Shocking Statistics On Email As A Productivity-Stealer

February 21, 2013 by Limited

Following to our blog post What successful people do with the first hour of their work day, where we talked about successful people and found that they start the day with something other than checking emails. One of the common complaints of employees is the email overload, businesses lose countless hours every day due to dealing with unwanted emails.

This blog post by Robyn Pearce shows a shocking statistics about time and productivity lost due to email interruptions.

The good news is that there are a lot of tools available (many are free) to help you deal better with “email floods”, in our next blog in this series we will present some best practices to help you to be more efficient and effective with emails.

Ahmed Abbas


  • Most knowledge workers lose about 28% of their day or 2.1 hours a day to constant interruptions.
  • A common result is pseudo ADD, a term coined by two Harvard psychology professors to explain addiction to the bombardment of information.
  • We get black and white thinking and we start to lose perspective and shades of gray, and we get constant low level feeling of panic and guilt.
If you read my last article ‘Don’t make email the first thing of the day’, you may have been a tad surprised. (And if you’re one of the small number of people who doneedto check email first thing, just ignore that recommendation.)For the rest of us, email overload is alwaysin the top 5 most common problems workshop participants complainabout.There are two core issues.

  1. Information overload and what it’s doing to our productivity.
  2. How long it takes to get refocused when we’re interrupted.
First, information overload. You’ll be interested in who is researching and offering advice – much of it seemingly counter-intuitive to the way many people manage their daily digital load.
  • Intel, since 1995.
  • Harvard researchers.
  • Basex, a New York- based research company. They specialise in information overload.
  • Microsoft and Google.  They’re members and contribute both financially and with research to the Information Overload Research Group, a non-profit interest group which began in 2008. It’s dedicated to raising awareness, sharing research results and promoting solutions to help people manage information overload.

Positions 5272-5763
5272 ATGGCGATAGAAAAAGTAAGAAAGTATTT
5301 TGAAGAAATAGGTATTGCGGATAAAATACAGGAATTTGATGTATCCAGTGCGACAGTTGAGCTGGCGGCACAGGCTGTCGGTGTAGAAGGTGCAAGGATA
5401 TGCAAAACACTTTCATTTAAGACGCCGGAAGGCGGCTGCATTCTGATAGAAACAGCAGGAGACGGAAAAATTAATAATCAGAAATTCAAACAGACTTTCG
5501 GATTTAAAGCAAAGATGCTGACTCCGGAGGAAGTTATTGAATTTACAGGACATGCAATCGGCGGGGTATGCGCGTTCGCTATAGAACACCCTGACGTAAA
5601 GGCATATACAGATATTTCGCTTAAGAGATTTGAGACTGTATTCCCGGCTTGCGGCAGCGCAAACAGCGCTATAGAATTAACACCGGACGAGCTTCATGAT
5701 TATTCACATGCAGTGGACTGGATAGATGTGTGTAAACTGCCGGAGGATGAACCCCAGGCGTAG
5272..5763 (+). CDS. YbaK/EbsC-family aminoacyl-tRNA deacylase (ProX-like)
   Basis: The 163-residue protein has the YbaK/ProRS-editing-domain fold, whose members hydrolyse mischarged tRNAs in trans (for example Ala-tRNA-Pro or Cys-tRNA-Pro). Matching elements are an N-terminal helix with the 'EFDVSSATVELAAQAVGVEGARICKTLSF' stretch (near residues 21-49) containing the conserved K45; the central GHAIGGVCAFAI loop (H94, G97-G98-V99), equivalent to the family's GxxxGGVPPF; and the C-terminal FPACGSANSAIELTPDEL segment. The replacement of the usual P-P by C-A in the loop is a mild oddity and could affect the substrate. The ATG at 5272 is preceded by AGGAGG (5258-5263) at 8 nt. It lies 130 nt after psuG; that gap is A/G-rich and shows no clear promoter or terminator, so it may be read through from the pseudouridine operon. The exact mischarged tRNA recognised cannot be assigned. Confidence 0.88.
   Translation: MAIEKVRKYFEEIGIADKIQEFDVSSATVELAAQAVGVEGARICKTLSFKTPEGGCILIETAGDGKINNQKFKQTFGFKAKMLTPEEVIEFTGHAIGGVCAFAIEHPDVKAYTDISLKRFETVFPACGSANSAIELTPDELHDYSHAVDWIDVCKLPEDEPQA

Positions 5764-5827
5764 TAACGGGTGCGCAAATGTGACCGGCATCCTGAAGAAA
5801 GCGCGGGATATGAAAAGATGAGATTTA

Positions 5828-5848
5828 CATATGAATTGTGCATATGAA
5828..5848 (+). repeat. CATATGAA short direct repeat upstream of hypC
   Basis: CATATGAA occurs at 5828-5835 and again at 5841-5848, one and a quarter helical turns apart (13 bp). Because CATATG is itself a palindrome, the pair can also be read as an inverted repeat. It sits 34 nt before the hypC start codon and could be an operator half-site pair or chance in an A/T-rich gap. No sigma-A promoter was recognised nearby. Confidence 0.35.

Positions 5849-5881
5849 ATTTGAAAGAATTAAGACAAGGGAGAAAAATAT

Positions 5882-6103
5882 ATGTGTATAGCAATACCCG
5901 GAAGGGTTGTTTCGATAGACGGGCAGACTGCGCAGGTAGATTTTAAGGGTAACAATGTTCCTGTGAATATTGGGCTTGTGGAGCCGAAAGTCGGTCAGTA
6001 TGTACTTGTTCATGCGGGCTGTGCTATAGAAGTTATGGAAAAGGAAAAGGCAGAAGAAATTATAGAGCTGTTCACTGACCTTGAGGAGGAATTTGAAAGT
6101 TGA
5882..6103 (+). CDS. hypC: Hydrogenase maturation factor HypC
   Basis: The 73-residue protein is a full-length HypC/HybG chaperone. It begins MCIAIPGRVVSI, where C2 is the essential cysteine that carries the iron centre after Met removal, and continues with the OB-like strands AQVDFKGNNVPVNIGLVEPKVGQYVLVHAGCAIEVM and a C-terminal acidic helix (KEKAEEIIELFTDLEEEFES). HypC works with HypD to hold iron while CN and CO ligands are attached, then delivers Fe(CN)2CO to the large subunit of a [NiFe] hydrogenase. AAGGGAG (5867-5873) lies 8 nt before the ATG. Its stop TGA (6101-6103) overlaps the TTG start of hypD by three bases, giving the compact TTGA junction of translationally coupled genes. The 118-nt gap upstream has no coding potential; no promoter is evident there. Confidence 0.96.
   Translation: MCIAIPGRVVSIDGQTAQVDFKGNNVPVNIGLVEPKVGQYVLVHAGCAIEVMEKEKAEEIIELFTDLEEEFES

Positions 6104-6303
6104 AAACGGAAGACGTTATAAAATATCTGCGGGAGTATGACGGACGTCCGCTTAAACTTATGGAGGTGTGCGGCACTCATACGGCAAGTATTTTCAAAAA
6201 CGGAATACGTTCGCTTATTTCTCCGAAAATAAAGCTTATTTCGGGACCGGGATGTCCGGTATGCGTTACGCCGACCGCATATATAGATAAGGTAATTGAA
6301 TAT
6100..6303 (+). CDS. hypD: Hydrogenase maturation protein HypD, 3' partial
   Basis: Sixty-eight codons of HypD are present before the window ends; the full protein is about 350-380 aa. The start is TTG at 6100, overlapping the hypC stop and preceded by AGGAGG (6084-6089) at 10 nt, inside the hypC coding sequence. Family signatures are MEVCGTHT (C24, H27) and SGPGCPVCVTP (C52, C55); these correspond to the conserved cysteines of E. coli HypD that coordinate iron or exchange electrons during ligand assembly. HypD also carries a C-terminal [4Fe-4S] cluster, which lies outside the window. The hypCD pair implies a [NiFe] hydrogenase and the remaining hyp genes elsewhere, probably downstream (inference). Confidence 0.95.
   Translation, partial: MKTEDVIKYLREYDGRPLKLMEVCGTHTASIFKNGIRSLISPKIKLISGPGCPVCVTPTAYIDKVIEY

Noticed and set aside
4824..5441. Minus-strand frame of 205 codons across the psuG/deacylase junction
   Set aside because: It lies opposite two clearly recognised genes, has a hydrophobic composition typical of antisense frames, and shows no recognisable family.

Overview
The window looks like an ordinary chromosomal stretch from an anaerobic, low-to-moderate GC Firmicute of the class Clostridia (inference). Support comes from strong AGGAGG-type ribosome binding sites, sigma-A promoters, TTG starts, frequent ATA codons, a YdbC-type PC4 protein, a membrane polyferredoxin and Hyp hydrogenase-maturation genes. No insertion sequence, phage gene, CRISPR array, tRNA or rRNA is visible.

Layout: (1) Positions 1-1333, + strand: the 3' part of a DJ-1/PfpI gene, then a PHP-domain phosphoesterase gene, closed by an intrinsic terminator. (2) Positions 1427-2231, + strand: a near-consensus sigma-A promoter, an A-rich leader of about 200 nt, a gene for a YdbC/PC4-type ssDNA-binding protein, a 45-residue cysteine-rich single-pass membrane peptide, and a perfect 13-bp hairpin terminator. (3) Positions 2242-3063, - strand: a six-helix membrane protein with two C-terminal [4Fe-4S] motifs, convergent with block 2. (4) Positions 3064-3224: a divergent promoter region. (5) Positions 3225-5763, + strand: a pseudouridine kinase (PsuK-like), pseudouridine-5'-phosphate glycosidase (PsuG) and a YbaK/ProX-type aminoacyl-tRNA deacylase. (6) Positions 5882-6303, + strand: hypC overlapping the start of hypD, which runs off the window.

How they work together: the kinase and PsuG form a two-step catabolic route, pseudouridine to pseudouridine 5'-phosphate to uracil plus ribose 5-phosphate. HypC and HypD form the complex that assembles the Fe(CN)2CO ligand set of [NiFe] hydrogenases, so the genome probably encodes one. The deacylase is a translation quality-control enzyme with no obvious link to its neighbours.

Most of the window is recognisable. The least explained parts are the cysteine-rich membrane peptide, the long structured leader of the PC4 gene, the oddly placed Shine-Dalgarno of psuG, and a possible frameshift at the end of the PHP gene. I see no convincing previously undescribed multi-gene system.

• Many other time management experts around the world, including Steuart Snooks, an Australian email and information overload expert from Australia.
And interruptions? They come from many sources – face-to-face from colleagues or customers; anyformof digital delivery – email, text, phone, SMS; and often we interrupt ourselves – because our focus is distracted for a range of reasons.I interviewed Steuart Snooks last year for our GettingAGrip Inner Circle membership programme. We went into a lot more detail than I can give in this short article, covering both the key points of his white paper ‘The 8 Critical Impacts of Information and Email Overload’ and some solutions. Below I share a few points and you can download an 8-page summary of the interview at

So, ready for the shocking statistics?Most knowledge workers lose about 28% of their day or 2.1 hours a day to constant interruptions.

It’s not the interruption itself, which might only be very brief, that’s the issue. Nor is it the method of delivery. The problem is the recovery time. It can take an extraordinary amount of time to get back the train of thought we had before the interruption occurred. Typically it will take 10-20 times the length of the interruption before we can refocus (and that’s if we’re not interrupted again!) For example, a 30 second interruption will take 5-10 minutes to recover from. This accumulates quite alarmingly over the period of a day.  The information is often very relevant but it’s the timing of its arrival (if we don’t control it) that causes the damage.  If we’re already working on a higher priority task when it arrives, it has a strong negative impact.

Steuart Snooks: ‘A common result is pseudo ADD, a term coined by two Harvard psychology professors to explain addiction to the bombardment of information. They noticed that many people are experiencing shortened attention span because of the forms of communications used today. This has a sustained negative neurological effect as well. It isn’t an illness; it’s purely a response to the hyper-kinetic environment in which we live.

‘So when a manager is desperately trying to deal with more than he can possibly handle, the brain and body get locked into a circle where the brain’s frontal lobes lose their sophistication. We get black and white thinking and we start to lose perspective and shades of gray. People with this sort of difficulty struggle to stay organised, to set priorities and to manage their time. They experience a constant low level feeling of panic and guilt.

‘We must be careful that our technology doesn’t drive our behavior and that we actually have a behavior that is right for the technology. Then we make sure we’re the master and it stays as the slave.’

Paul Chin, in his online journal ‘Dealing with information overload’: “Rampant multi-tasking and the deluge of available information has produced a counterproductive culture and created a paradox. The more we try to do the less we get done. And the more inundated we are with information the less time we spend absorbing it.”

Individual situations vary, but for many of us, some things we can’t control but a surprising amount we can – if we change a few simple things.

Robyn Pearce: known as the Time Queen,  runs an international time management and productivity business, helping people find more time. She’s based in New Zealand. Get your free report ‘How To Master Time In Only 90 Seconds’ and ongoing time tips at